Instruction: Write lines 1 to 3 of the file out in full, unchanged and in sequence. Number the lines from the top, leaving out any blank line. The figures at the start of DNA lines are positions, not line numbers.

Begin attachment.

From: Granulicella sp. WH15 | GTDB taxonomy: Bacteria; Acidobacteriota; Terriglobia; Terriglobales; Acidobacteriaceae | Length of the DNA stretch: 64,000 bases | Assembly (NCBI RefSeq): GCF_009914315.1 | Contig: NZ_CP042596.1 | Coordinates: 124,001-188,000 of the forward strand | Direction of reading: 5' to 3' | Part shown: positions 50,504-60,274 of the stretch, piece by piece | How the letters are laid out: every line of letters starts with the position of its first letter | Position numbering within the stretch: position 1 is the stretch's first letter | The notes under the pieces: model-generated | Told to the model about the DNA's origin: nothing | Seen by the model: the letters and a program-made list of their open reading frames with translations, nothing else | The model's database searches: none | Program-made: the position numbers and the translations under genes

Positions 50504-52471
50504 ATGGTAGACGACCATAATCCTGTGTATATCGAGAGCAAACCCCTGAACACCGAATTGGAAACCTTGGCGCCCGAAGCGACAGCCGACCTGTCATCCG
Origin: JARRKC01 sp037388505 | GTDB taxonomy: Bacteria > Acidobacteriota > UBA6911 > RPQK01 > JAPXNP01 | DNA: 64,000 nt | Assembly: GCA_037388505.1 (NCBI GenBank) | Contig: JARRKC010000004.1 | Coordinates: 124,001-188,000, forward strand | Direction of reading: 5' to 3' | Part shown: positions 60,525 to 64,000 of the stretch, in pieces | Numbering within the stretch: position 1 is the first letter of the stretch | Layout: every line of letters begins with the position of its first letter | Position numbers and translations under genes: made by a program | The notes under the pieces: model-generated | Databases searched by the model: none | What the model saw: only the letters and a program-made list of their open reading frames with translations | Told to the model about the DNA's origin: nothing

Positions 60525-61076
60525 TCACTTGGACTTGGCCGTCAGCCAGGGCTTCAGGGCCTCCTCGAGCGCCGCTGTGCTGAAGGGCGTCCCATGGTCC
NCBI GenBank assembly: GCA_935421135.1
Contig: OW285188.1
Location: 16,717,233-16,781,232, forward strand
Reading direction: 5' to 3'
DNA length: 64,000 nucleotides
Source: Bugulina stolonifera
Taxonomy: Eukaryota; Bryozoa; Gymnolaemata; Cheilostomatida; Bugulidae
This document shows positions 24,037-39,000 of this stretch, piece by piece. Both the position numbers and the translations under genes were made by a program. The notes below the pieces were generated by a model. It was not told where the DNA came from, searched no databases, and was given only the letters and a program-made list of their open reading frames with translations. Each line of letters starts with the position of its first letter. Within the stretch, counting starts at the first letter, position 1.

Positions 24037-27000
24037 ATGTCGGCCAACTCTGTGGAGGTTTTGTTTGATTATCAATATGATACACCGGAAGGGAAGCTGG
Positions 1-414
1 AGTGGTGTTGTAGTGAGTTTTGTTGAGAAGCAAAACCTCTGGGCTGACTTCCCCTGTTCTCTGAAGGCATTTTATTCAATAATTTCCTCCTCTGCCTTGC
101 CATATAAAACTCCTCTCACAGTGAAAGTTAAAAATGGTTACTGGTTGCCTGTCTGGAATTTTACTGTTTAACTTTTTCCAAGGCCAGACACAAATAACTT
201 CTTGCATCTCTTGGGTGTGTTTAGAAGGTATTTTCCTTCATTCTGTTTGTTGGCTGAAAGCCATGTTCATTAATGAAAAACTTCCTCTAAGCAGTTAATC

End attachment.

From: Granulicella sp. WH15 | GTDB taxonomy: Bacteria; Acidobacteriota; Terriglobia; Terriglobales; Acidobacteriaceae | Length of the DNA stretch: 64,000 bases | Assembly (NCBI RefSeq): GCF_009914315.1 | Contig: NZ_CP042596.1 | Coordinates: 124,001-188,000 of the forward strand | Direction of reading: 5' to 3' | Part shown: positions 50,504-60,274 of the stretch, piece by piece | How the letters are laid out: every line of letters starts with the position of its first letter | Position numbering within the stretch: position 1 is the stretch's first letter | The notes under the pieces: model-generated | Told to the model about the DNA's origin: nothing | Seen by the model: the letters and a program-made list of their open reading frames with translations, nothing else | The model's database searches: none | Program-made: the position numbers and the translations under genes

Positions 50504-52471
50504 ATGGTAGACGACCATAATCCTGTGTATATCGAGAGCAAACCCCTGAACACCGAATTGGAAACCTTGGCGCCCGAAGCGACAGCCGACCTGTCATCCG